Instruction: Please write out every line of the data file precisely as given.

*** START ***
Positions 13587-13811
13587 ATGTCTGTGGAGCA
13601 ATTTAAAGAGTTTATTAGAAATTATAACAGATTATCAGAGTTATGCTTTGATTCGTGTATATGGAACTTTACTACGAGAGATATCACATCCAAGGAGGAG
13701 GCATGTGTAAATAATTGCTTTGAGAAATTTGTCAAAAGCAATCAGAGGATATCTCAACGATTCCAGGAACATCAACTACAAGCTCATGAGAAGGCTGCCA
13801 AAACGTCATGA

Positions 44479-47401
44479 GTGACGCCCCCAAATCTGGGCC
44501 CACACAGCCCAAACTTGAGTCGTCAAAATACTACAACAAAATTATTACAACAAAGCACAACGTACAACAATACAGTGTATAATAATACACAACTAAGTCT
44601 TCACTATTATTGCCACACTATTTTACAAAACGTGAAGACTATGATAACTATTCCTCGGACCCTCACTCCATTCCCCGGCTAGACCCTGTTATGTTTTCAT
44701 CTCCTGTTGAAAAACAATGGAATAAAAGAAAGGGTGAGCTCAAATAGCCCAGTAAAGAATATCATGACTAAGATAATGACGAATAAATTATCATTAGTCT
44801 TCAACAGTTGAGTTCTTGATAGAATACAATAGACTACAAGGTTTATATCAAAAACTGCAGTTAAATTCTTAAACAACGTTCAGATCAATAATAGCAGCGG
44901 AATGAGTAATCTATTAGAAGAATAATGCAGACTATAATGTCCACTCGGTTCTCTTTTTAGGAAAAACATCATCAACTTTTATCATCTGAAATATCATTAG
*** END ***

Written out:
Positions 13587-13811
13587 ATGTCTGTGGAGCA
13601 ATTTAAAGAGTTTATTAGAAATTATAACAGATTATCAGAGTTATGCTTTGATTCGTGTATATGGAACTTTACTACGAGAGATATCACATCCAAGGAGGAG
13701 GCATGTGTAAATAATTGCTTTGAGAAATTTGTCAAAAGCAATCAGAGGATATCTCAACGATTCCAGGAACATCAACTACAAGCTCATGAGAAGGCTGCCA
13801 AAACGTCATGA

Positions 44479-47401
44479 GTGACGCCCCCAAATCTGGGCC
44501 CACACAGCCCAAACTTGAGTCGTCAAAATACTACAACAAAATTATTACAACAAAGCACAACGTACAACAATACAGTGTATAATAATACACAACTAAGTCT
44601 TCACTATTATTGCCACACTATTTTACAAAACGTGAAGACTATGATAACTATTCCTCGGACCCTCACTCCATTCCCCGGCTAGACCCTGTTATGTTTTCAT
44701 CTCCTGTTGAAAAACAATGGAATAAAAGAAAGGGTGAGCTCAAATAGCCCAGTAAAGAATATCATGACTAAGATAATGACGAATAAATTATCATTAGTCT
44801 TCAACAGTTGAGTTCTTGATAGAATACAATAGACTACAAGGTTTATATCAAAAACTGCAGTTAAATTCTTAAACAACGTTCAGATCAATAATAGCAGCGG
44901 AATGAGTAATCTATTAGAAGAATAATGCAGACTATAATGTCCACTCGGTTCTCTTTTTAGGAAAAACATCATCAACTTTTATCATCTGAAATATCATTAG